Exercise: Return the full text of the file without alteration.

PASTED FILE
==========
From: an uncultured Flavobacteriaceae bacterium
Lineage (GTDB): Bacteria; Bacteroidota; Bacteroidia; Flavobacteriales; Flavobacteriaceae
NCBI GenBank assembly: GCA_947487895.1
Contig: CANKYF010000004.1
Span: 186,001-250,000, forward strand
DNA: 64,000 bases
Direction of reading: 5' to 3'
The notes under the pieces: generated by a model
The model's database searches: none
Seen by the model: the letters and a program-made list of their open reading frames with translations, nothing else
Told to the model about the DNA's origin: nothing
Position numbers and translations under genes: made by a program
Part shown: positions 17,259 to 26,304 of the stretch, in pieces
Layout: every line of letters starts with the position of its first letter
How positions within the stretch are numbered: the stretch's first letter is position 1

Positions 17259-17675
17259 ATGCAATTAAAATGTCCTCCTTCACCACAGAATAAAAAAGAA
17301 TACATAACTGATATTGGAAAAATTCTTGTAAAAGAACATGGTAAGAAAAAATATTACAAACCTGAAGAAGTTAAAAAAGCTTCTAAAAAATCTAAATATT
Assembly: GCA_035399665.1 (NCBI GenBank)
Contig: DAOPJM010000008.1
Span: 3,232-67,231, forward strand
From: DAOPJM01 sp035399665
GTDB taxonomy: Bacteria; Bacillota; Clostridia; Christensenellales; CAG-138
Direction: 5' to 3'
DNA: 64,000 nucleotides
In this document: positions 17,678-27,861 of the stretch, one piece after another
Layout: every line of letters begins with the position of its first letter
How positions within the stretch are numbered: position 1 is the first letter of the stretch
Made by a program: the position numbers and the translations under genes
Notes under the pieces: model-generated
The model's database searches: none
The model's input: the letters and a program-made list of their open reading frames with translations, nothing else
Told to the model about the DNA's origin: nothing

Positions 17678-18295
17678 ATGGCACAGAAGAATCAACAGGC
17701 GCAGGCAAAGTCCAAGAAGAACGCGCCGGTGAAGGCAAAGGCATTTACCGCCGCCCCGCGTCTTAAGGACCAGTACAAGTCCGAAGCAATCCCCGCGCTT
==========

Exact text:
From: an uncultured Flavobacteriaceae bacterium
Lineage (GTDB): Bacteria; Bacteroidota; Bacteroidia; Flavobacteriales; Flavobacteriaceae
NCBI GenBank assembly: GCA_947487895.1
Contig: CANKYF010000004.1
Span: 186,001-250,000, forward strand
DNA: 64,000 bases
Direction of reading: 5' to 3'
The notes under the pieces: generated by a model
The model's database searches: none
Seen by the model: the letters and a program-made list of their open reading frames with translations, nothing else
Told to the model about the DNA's origin: nothing
Position numbers and translations under genes: made by a program
Part shown: positions 17,259 to 26,304 of the stretch, in pieces
Layout: every line of letters starts with the position of its first letter
How positions within the stretch are numbered: the stretch's first letter is position 1

Positions 17259-17675
17259 ATGCAATTAAAATGTCCTCCTTCACCACAGAATAAAAAAGAA
17301 TACATAACTGATATTGGAAAAATTCTTGTAAAAGAACATGGTAAGAAAAAATATTACAAACCTGAAGAAGTTAAAAAAGCTTCTAAAAAATCTAAATATT
Assembly: GCA_035399665.1 (NCBI GenBank)
Contig: DAOPJM010000008.1
Span: 3,232-67,231, forward strand
From: DAOPJM01 sp035399665
GTDB taxonomy: Bacteria; Bacillota; Clostridia; Christensenellales; CAG-138
Direction: 5' to 3'
DNA: 64,000 nucleotides
In this document: positions 17,678-27,861 of the stretch, one piece after another
Layout: every line of letters begins with the position of its first letter
How positions within the stretch are numbered: position 1 is the first letter of the stretch
Made by a program: the position numbers and the translations under genes
Notes under the pieces: model-generated
The model's database searches: none
The model's input: the letters and a program-made list of their open reading frames with translations, nothing else
Told to the model about the DNA's origin: nothing

Positions 17678-18295
17678 ATGGCACAGAAGAATCAACAGGC
17701 GCAGGCAAAGTCCAAGAAGAACGCGCCGGTGAAGGCAAAGGCATTTACCGCCGCCCCGCGTCTTAAGGACCAGTACAAGTCCGAAGCAATCCCCGCGCTT